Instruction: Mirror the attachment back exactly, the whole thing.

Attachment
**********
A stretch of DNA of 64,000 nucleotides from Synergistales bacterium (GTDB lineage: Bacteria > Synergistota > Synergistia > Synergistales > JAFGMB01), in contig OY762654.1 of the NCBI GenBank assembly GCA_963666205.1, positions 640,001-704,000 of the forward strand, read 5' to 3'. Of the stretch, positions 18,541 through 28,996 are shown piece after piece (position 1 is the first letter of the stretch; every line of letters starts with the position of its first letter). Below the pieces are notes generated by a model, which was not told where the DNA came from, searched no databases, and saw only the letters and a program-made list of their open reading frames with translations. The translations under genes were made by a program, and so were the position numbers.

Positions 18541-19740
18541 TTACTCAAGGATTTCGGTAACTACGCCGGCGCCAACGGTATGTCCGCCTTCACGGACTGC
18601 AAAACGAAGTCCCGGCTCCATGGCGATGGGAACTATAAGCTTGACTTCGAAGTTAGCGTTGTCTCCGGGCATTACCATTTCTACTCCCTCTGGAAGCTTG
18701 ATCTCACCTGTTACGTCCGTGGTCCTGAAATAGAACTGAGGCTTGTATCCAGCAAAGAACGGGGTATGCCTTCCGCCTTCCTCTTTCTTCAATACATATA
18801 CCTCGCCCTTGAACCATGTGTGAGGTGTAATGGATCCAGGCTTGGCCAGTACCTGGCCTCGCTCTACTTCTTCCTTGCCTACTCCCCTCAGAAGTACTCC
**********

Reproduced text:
A stretch of DNA of 64,000 nucleotides from Synergistales bacterium (GTDB lineage: Bacteria > Synergistota > Synergistia > Synergistales > JAFGMB01), in contig OY762654.1 of the NCBI GenBank assembly GCA_963666205.1, positions 640,001-704,000 of the forward strand, read 5' to 3'. Of the stretch, positions 18,541 through 28,996 are shown piece after piece (position 1 is the first letter of the stretch; every line of letters starts with the position of its first letter). Below the pieces are notes generated by a model, which was not told where the DNA came from, searched no databases, and saw only the letters and a program-made list of their open reading frames with translations. The translations under genes were made by a program, and so were the position numbers.

Positions 18541-19740
18541 TTACTCAAGGATTTCGGTAACTACGCCGGCGCCAACGGTATGTCCGCCTTCACGGACTGC
18601 AAAACGAAGTCCCGGCTCCATGGCGATGGGAACTATAAGCTTGACTTCGAAGTTAGCGTTGTCTCCGGGCATTACCATTTCTACTCCCTCTGGAAGCTTG
18701 ATCTCACCTGTTACGTCCGTGGTCCTGAAATAGAACTGAGGCTTGTATCCAGCAAAGAACGGGGTATGCCTTCCGCCTTCCTCTTTCTTCAATACATATA
18801 CCTCGCCCTTGAACCATGTGTGAGGTGTAATGGATCCAGGCTTGGCCAGTACCTGGCCTCGCTCTACTTCTTCCTTGCCTACTCCCCTCAGAAGTACTCC